A force of nearly 3,000 U.S. and Iraqi troops opened a new offensive against insurgents in a wide area south of Baghdad that has become notorious for its lawlessness, U.S. military officials announced today.

The troops, led by the 24th Marine Expeditionary Unit, were sweeping through the central Iraqi province of Northern Babil, military officials said in a brief statement. The troops also took control of the Jurf Kas Sukr Bridge southwest of Baghdad, a critical crossing point on the Euphrates that U.S. officials said is used by insurgents moving to Baghdad and Fallujah.

At least 30 insurgents were captured in the initial fighting. The region being targeted runs from Baghdad to the city of Hilla in the south and west to Karbala, roughly 600 square miles.

The campaign comes after U.S. and Iraqi troops moved last week to subdue militants in Samarra and restore government control to that area. Insurgents took that city, about 35 miles north of the capital, last summer when the police force fell apart.

Iraqi and U.S. officials have said that the incursion into Samarra was the beginning of efforts to restore order again in a number of area that have fallen into the hands of insurgents. Part of the push comes from officials' concerns that the national election in January will be marred if voting cannot take place in large sections of the country.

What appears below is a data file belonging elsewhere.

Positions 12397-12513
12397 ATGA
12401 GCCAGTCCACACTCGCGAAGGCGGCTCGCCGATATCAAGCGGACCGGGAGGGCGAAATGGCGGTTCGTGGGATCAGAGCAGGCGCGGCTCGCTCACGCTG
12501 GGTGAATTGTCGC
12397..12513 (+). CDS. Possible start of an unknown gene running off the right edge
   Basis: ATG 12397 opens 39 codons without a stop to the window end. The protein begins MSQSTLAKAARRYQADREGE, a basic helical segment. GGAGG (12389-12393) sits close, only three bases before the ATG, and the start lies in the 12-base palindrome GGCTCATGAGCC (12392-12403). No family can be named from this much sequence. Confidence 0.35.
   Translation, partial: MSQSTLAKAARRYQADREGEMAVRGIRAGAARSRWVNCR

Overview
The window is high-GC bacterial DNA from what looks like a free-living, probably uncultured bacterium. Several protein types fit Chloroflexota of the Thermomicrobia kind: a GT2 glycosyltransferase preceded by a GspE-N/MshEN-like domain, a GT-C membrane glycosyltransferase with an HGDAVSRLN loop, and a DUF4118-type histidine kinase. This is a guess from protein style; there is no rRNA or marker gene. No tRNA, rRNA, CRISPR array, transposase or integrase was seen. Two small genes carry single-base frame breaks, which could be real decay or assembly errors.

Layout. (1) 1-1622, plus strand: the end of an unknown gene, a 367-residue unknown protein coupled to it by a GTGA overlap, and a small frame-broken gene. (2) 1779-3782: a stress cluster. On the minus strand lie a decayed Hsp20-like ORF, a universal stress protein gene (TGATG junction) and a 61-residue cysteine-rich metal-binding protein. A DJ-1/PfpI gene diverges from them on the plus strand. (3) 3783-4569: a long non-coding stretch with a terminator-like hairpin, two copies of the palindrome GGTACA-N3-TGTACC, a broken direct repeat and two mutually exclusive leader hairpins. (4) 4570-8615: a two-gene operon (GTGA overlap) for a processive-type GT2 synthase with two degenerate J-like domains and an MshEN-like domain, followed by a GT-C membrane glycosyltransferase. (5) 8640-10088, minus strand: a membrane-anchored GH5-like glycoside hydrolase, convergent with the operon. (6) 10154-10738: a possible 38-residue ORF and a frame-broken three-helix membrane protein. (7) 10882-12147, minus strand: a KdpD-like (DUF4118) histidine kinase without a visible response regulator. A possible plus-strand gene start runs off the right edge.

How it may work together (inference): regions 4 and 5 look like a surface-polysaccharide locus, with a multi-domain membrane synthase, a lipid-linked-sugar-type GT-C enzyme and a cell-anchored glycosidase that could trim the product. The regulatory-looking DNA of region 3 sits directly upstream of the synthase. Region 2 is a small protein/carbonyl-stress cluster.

"This is the first step in operations to take back lawless areas," Interior Minister Falah Naqib, told reporters Saturday. "The Iraqi government is moving from a defense position to an offensive position to regain control over all of Iraq."

Defense Secretary Donald H. Rumsfeld reiterated that yesterday in a speech at the Council of Foreign Relations in New York, saying the Samarra offensive is a model for other actions that U.S. forces will undertake.

Earlier in the day, Iraqi interim Prime Minister Ayad Allawi said that he has been talking with representatives of maverick Shiite Muslim cleric Moqtada Sadr and had brokered an accord to end fighting in a vast area of eastern Baghdad that serves as a redoubt for fighters loyal to Sadr.

"Fortunately, there are positive signs in some areas. I met with some brothers in Sadr City and we laid the basis for an agreement to end all their armed manifestations and to give up all their arms," Allawi told the National Council, a watchdog over his interim government, the Associated Press reported.